Experience-level agreements, or XLAs, have the unique ability to tie software and platform metrics to end user satisfaction, rather than the more familiar service-level agreement, or SLA. For those unfamiliar with the term, an XLA is an agreement between a customer and a service provider that uses the quality of employee experience with the provider’s services as its basis.
In order to understand some of the benefits of an XLA, it is helpful to review how SLAs are typically structured, and where their shortcomings can impact the customer experience. SLAs traditionally deal with availability (uptime of a service), capacity (how many concurrent sessions or users), and reliability (how frequently there are issues with connectivity, and how quickly technical support is made available), though an agreement may have many other components.
XLAs primarily use customer feedback similar to Net Promoter Scores (NPS) or Customer Satisfaction (CSAT) metrics in order to measure their effectiveness. This can often be a better indicator of the true value the software or platform provide both to the employees that use them as well as potentially to the end customers and their customer experience.
In this article, we’ll discuss three key ways an XLA can help you create a better customer experience within your organization.
1. Customer Satisfaction Drives the Outcomes
One of the benefits of an XLA is that customer satisfaction is the key indicator of success or failure. This can be tracked using methods such as:
Net Promoter Score, a qualitative measure that asks how likely a customer is to recommend the product or service on a scale of 1 to 10, or similar measurements such as Customer Effort Score (CES), or CSAT. This is measured at the end of each request or issue, as well as at regular intervals over the relationship.
The Customer Experience Connection: Thus, instead of purely quantitative numbers driving the fulfillment of a contract as is the case with SLAs, an XLA also takes into account the subjective user experience. While this customer satisfaction is based on employee satisfaction and not your end customer, there is a strong correlation between employee experience and customer experience. In other words, happy employees are able to create happier customers.
Related Article: Why IT Is Moving Beyond Service to Employee Experience
2. You Can Measure Things That Often Slip Through the Cracks
While the SLA's quantitative measures ensure your application has the uptime and connectivity needed, many things can slip through the cracks between those types of analytics.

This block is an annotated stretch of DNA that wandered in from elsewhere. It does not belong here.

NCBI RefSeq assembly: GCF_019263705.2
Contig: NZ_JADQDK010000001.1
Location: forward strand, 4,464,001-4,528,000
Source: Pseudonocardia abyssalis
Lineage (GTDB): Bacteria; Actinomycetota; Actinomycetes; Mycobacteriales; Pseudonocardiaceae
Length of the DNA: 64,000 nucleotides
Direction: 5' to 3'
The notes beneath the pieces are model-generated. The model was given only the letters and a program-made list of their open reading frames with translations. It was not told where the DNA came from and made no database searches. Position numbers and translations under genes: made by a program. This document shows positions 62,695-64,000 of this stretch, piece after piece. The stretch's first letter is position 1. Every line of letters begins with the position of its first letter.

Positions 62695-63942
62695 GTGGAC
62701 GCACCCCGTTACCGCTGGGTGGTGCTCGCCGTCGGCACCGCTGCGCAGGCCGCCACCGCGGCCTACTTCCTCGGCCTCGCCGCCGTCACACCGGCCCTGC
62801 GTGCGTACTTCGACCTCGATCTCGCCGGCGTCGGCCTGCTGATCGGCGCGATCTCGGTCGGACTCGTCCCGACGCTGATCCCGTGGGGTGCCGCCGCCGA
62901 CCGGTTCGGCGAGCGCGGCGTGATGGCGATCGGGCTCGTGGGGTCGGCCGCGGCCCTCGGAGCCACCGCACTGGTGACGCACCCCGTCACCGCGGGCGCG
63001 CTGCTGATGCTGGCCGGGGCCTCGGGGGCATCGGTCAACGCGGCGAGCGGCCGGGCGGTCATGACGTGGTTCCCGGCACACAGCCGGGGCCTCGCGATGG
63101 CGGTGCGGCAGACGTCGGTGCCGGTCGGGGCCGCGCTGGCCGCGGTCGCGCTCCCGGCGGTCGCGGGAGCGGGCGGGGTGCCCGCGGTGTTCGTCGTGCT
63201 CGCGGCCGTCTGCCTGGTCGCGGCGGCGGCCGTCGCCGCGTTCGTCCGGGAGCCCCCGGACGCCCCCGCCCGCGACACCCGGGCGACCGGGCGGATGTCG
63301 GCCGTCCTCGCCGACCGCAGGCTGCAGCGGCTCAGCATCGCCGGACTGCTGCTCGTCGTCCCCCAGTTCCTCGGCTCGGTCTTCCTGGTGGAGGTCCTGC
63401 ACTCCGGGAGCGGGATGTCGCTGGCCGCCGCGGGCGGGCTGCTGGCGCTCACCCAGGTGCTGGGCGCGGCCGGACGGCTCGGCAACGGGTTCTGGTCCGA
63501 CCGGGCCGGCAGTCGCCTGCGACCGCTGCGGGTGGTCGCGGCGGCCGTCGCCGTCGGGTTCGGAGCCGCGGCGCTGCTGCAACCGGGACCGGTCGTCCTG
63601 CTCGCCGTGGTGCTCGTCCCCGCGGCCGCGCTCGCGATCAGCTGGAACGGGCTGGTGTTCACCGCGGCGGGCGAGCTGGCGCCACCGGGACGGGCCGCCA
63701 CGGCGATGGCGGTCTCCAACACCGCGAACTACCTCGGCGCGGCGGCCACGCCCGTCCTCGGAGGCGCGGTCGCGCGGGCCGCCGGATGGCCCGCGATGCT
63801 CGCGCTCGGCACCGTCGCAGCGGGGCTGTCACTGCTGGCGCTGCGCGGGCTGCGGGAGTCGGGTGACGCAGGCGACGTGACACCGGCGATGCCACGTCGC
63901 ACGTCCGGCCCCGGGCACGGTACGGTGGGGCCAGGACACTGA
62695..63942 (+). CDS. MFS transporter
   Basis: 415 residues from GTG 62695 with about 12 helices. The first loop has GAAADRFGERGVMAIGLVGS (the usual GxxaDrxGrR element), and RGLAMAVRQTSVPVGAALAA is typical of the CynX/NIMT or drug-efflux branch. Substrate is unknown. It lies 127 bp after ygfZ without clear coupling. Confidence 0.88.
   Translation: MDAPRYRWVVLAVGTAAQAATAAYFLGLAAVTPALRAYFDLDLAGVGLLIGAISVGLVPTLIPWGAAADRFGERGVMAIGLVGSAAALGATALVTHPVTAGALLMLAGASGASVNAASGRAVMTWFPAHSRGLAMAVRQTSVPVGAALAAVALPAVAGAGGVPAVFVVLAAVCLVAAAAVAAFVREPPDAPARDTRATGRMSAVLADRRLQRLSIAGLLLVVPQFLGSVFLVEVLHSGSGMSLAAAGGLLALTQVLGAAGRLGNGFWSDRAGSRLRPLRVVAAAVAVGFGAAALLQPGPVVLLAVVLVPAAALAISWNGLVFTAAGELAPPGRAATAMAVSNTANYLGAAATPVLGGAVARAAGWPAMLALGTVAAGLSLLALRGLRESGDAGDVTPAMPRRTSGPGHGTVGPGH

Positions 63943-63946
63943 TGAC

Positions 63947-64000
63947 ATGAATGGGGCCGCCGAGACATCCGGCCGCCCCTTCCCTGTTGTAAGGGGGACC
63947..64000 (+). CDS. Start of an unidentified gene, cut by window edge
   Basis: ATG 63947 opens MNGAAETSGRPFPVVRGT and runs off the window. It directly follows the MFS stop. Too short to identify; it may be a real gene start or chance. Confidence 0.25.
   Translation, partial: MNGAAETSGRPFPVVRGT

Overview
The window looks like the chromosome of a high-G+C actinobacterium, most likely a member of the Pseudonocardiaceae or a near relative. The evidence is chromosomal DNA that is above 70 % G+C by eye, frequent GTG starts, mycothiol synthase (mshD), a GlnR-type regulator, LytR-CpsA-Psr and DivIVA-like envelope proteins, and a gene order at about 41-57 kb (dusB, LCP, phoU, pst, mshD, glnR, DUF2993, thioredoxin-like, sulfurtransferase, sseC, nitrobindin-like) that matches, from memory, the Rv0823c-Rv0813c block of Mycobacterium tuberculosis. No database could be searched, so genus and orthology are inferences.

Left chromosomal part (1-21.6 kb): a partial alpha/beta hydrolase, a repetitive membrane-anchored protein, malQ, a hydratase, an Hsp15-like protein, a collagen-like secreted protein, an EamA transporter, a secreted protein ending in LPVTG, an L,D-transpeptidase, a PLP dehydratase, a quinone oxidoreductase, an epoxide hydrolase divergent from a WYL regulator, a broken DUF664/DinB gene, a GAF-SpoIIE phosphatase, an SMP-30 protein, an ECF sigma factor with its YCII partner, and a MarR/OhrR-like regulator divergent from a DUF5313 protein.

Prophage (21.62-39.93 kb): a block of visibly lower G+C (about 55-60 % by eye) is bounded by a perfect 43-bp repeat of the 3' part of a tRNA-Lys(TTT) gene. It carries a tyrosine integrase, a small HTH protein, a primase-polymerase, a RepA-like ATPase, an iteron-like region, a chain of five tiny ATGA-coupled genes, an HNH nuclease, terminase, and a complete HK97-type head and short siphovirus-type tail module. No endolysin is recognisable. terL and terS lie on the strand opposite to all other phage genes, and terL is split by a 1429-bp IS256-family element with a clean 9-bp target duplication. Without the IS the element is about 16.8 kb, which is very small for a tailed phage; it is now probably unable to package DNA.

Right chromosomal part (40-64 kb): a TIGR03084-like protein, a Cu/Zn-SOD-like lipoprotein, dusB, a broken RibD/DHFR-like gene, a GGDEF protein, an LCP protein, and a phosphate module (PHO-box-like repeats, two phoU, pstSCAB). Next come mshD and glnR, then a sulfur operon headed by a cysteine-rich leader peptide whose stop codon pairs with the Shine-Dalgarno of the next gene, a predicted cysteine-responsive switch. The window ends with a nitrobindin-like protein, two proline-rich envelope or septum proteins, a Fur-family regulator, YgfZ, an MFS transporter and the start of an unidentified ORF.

For instance, what was the experience of getting help like, or how consistent is the quality of service? This means the difference between simply receiving a timely response, and getting a response that was professional, meaningful, helpful and ultimately solved the issue.
In the case of the former, an SLA can be achieved by keeping a record that a response to a support ticket was timely, but if the response itself was of poor quality, that can slip through the cracks because it is more about customer satisfaction. Additionally, there are some requests for which a “standard” response time is satisfactory, yet others where a two minute delay means much more. While an SLA rarely deals with such nuance, the customer satisfaction varies greatly.
The Customer Experience Connection: Again, while in this case we are talking about customer satisfaction from an employee perspective, think about some of your biggest frustrations as an end customer. Often, end customers get frustrated because employees aren’t able to “connect the dots” on their end. Many times this is due to a disconnect between the processes and platforms these employees are using to provide customer service.
When employees are dissatisfied with the level of service they receive with their core products and platforms, the customer will end up feeling that disconnect as well.
3. Allows You to Track the Experience During the Moments That Matter
Connectivity and uptime are common measurements within an SLA. While both are important, the way they are measured can often gloss over important issues, such as decreased performance during critical times or peak seasons, or even the quality of the experiences that occur between an issue getting raised and when it is resolved.
The term “watermelon effect” is sometimes used here, to describe metrics that, on the outside appear good (or “green”) because they match the exact specifications on the SLA, but on the inside are less than stellar (or “red”), because of the employee satisfaction at critical junctures.
The Customer Experience Connection: Because your customers don’t care about the other 99.999% of the time your application may be available, they only need it to be fully functioning when they are using it, or need your employees to use them in order to provide customer support. Thus, despite stellar metrics that fall well within the confines of an SLA, your end customers could still have a less than satisfactory experience.
As you can see, XLAs can provide a valuable benefit to organizations that want to hold their vendors accountable to more than the standard reliability, availability and capacity metrics of an SLA. XLAs allow an organization to ensure a standard of excellence for the experience of those using the product or service, which often covers gaps that an SLA does not.
Let's be clear: SLAs still have a place. But by using both SLAs and XLAs together, you can ensure you are managing and measuring all of the important aspects and getting the most out of your platforms.